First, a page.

The fatalities among babies is extremely sad. There were 8 babies who died one month or less of age, mostly of unknown causes. Two-month-olds got more diagnoses: diarrhea, dysentery, erysipelas and fever, and two unknown. By three months they were dying of croup and cholera, inflammation and scarlet fever. The death rate dropped after three months from 7 to 8 at each month of life down to 2-5 for those 4 to 11 months of age, until the first birthday, when 20 died. That was the deadliest year, and I really don’t know why. Perhaps by that time the babies were walking and getting exposed to more germs.

When were they most likely to die?

Deaths were seasonal. I charted the months in which people died and discovered something that most people do not expect. We all tend to think that winter is the most hazardous time of year. But the lowest number of deaths took place in November. January, February and December were also very low. The second most fatal, people tend to think, is summer, but July had the second fewest deaths, June the third fewest.

It turns out that Spring and Fall were the most dangerous. In March, April and May the most common causes of death were consumption, fever and inflammation, erysipelas, dysentery and old age. Far worse was the fall, specifically September, with the highest number of deaths (33) and October with the next highest (30). In those months people died mostly of dysentery, followed by consumption, fevers and inflammations, croup (for the young) and old age.4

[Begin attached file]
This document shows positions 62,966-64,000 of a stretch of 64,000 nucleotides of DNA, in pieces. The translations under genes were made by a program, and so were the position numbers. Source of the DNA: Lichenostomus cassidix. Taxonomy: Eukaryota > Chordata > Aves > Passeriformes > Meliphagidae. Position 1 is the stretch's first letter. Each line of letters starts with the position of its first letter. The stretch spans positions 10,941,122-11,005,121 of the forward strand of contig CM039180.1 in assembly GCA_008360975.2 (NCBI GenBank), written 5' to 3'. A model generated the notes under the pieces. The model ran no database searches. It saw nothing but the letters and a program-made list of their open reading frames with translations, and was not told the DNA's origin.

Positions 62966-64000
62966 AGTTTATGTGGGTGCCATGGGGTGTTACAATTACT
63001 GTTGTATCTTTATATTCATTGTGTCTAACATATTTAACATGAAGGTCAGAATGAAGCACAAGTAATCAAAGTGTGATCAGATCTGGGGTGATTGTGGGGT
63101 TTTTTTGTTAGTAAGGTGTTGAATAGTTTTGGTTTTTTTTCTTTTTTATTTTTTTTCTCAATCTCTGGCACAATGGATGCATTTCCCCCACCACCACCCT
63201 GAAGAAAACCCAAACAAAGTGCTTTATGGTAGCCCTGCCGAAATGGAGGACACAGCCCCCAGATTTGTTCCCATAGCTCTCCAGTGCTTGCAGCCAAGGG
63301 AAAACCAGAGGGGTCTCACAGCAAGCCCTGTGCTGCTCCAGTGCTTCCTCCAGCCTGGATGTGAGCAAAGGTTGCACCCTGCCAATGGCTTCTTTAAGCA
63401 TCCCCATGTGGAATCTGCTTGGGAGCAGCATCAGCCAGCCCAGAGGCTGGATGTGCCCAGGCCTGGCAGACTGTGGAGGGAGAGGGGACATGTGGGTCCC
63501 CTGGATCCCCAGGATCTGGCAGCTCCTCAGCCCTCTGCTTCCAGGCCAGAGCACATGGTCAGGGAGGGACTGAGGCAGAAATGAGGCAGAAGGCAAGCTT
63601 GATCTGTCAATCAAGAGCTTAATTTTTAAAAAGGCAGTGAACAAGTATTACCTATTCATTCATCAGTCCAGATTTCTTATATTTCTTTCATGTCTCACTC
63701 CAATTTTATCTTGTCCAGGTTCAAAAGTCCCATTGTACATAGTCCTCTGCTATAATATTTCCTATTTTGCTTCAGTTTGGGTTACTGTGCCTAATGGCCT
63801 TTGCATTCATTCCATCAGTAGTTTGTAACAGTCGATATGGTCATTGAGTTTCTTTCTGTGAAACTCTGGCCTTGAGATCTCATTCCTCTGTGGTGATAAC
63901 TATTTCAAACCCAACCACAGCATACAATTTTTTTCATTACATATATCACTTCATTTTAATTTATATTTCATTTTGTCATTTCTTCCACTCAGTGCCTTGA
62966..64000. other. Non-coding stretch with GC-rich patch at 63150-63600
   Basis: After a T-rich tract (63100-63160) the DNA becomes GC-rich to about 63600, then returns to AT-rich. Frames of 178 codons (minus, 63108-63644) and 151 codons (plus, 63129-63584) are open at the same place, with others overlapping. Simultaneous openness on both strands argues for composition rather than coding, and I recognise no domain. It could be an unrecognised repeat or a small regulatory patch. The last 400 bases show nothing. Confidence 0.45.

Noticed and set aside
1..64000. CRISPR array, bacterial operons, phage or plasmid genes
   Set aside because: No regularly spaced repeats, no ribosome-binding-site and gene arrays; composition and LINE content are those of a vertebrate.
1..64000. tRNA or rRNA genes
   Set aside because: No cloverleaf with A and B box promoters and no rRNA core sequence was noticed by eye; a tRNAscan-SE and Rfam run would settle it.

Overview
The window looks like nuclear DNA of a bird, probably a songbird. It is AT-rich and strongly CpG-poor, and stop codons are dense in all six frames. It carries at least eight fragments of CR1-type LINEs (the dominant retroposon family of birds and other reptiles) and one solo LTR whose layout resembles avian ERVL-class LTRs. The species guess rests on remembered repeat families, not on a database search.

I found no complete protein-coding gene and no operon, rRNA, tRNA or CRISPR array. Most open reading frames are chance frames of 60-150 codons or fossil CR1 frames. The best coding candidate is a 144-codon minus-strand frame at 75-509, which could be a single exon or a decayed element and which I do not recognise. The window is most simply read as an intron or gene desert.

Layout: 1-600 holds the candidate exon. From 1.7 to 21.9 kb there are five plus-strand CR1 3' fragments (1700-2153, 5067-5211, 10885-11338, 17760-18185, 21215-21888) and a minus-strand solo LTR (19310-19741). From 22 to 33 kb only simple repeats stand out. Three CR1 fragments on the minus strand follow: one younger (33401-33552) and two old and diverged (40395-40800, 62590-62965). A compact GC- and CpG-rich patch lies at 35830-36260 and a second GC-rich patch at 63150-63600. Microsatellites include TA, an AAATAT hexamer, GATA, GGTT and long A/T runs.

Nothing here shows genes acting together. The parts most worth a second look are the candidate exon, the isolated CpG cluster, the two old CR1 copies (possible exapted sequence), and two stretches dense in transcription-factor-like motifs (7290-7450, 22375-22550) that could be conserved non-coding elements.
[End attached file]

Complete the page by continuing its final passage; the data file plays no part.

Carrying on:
Mortality then and now

I wanted to compare the death rate for 1850 in Hunterdon to the death rate in America today. According to the National Center for Health Statistics, the death rate in the United States for 2010 was 798.7 per 100,000 people.

In 1850, 271 deaths were recorded in the mortality schedule for Hunterdon County, and a total population of 28,981. That’s a death rate of less than one percent.

Here’s another way to look at it: if the population of Hunterdon County were still 28,891 people, then in 2010 only 231.5 people would have died, compared to 271 in 1850. I thought there would be an even bigger difference, but it is certainly significant. Most of the difference can be explained by the improvement in childhood mortality.

The Oldest People to Die in 1850: